First ‘Trusted Centers’ Sign Up for Long Beach FAFSA Initiative

First ‘Trusted Centers’ Sign Up for Long Beach FAFSA Initiative

Hispanic Students to Get Assistance Filing Financial Aid Form


LONG BEACH, Calif., Jan. 14 /PRNewswire-HISPANIC PR WIRE/ — On a sunny morning, college access and community leaders joined Mayor Bob Foster for the signing of an oversized pledge to help Hispanic students complete the Free Application for Federal Student Aid (FAFSA) at “trusted centers” in the community. The pledge-signing ceremony was held at Centro CHA, a leading Hispanic community association in downtown Long Beach, on Jan. 14.

(Photo: )

The over-sized pledge was read by Centro CHA participant Francesco Martinez, a 21-year-old student at Long Beach Community College, as Centro CHA Executive Director Jessica Quintana, school officials, Mayor Foster and Federal Student Aid representatives looked on. The pledge-signing was designed to raise awareness about the “trusted centers” phase of the Long Beach FAFSA Initiative. The campaign, funded by the U.S. Department of Education’s office of Federal Student Aid, is intended to recruit 3,000 Long Beach students to complete their FAFSA online by March 2.

“These are the first of what we expect to be trusted centers throughout Long Beach — places where students and their families feel safe to share their financial information needed on the application,” said Quintana, executive director of one of the initial seven centers that have pledged to provide FAFSA completion support to students and their families.

“This is just the beginning. We want every community-based organization that serves eligible students to join this effort,” said Quintana.

Fred Stennis, the lead for the Federal Student Aid Underrepresented Pilot program, said the goal is to support what communities are doing “on the ground” already. “Federal Student Aid wants to leverage relationships and mobilize the community, creating a ‘multiplier’ effect that is passed from community-based organizations to their constituents and their families in Long Beach.”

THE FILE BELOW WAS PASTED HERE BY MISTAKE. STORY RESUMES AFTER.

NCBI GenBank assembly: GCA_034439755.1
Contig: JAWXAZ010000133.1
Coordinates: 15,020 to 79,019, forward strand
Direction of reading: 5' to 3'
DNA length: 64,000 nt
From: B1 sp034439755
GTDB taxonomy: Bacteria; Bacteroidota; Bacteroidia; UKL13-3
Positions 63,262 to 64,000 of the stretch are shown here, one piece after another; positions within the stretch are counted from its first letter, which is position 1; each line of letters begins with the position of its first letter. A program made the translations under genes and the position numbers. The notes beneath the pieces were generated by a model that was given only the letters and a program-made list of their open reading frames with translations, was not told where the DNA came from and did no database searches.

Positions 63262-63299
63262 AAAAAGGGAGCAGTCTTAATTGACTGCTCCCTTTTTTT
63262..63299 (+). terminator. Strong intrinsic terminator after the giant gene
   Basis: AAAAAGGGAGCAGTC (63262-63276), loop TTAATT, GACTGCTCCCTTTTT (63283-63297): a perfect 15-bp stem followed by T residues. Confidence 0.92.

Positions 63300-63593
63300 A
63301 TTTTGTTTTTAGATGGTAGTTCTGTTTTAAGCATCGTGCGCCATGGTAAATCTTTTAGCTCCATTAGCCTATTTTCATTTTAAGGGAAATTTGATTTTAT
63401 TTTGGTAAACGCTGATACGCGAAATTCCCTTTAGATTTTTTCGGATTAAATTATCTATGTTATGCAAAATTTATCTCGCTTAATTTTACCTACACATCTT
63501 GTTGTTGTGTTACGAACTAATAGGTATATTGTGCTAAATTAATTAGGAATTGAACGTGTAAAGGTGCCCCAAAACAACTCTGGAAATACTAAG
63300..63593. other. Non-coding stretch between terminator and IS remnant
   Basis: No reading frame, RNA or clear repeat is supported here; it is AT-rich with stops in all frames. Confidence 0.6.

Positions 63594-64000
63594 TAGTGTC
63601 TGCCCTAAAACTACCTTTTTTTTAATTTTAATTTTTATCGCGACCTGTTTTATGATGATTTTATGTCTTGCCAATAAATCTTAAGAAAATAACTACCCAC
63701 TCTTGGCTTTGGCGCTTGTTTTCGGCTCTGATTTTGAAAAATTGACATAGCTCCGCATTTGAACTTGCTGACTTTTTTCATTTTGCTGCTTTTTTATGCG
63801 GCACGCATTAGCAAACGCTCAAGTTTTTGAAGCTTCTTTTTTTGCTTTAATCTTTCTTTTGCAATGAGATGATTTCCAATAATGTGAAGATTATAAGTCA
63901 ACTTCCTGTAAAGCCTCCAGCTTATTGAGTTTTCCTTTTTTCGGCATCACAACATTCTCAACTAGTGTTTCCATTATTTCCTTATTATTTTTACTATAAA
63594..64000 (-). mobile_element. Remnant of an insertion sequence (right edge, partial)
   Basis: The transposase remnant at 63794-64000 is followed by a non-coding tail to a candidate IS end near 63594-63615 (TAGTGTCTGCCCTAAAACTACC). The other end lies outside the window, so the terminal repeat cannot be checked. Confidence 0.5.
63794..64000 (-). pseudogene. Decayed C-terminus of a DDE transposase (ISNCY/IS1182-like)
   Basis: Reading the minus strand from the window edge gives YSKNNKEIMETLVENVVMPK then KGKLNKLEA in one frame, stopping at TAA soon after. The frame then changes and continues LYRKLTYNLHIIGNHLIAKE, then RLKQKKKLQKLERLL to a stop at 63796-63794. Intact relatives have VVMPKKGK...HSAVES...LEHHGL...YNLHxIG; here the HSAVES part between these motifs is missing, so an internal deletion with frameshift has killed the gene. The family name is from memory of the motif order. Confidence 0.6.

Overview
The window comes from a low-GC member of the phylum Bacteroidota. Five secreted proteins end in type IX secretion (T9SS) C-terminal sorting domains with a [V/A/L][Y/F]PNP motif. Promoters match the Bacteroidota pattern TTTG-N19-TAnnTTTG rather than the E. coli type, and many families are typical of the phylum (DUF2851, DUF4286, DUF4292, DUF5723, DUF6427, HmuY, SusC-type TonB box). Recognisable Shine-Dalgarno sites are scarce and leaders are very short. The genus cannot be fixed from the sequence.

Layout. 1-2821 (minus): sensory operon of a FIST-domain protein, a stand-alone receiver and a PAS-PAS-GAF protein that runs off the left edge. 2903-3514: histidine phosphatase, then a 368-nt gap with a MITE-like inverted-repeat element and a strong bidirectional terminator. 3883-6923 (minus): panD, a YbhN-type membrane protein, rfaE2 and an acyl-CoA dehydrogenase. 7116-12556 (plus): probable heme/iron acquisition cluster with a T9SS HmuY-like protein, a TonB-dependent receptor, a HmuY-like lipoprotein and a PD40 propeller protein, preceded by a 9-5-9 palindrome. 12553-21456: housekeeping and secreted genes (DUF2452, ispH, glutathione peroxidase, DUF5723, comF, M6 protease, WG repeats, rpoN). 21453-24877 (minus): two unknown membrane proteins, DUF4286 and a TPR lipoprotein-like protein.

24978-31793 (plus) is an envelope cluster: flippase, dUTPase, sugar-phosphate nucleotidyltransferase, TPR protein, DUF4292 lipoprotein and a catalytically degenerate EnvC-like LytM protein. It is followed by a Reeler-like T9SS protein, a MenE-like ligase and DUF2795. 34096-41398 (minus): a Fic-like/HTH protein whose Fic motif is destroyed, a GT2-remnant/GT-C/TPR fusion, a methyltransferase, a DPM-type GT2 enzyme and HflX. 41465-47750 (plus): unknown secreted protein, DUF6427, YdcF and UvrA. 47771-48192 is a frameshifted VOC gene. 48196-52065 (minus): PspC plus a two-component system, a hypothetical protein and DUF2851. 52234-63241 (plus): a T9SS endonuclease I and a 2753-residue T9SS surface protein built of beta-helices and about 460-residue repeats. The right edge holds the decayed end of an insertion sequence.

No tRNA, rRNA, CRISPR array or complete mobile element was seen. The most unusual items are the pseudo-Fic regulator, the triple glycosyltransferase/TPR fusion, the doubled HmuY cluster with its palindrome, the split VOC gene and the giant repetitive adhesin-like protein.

Stennis and Quintana joined other keynote speakers at the ceremony, including Robert Tagorda, Assistant to the Superintendent of the Long Beach Unified School District; Calvin Thomas, Federal Student Aid Division Outreach lead; and Eloy Oakley, President of Long Beach City College.

“Last year, 90 percent of all our high school students started the FAFSA, but only about 35 to 40 percent of them completed it,” said Tagorda. “Now, that we will have this kind of hands-on assistance at trusted centers, we believe we will have a much higher completion rate this year.”

FAFSA “trusted centers” will feature a prominently displayed Long Beach FAFSA Initiative decal, posters and postcards. In addition, each center will have a ready supply of Federal Student Aid materials to support their outreach efforts.

“If our students are trained with knowledge and skills that are marketable, they will be much better off in this economic environment. We are delighted to have this program in Long Beach,” said Mayor Foster.

Elder Eddie Pierson from Academic UpRise called the program “long overdue.”

The FAFSA Latino Initiative started Nov. 20 with a summit gathering of all Long Beach college access directors, community leaders and school district officials.

The initial trusted centers providing FAFSA completion support include: Centro CHA, 727 Pine Avenue, Long Beach, CA; Avalon High School, 200 Falls Canyon Road, Avalon, CA; Long Beach City College, 4901 East Carson Street, Long Beach, CA; Jordan High School Career Center, 6500 Atlantic Avenue, Long Beach, CA; Polytechnic High School, 1600 Atlantic Avenue, Long Beach, CA; Second Samoan UCC, 655 Cedar Avenue, Long Beach, CA; and Academic UpRise, Inc., 2501 Cherry Avenue, Signal Hill, CA.

For more about Federal Student Aid and the FAFSA, visit

{Additional photos and captions are available upon request.}

SOURCE Federal Student Aid

First ‘Trusted Centers’ Sign Up for Long Beach FAFSA Initiative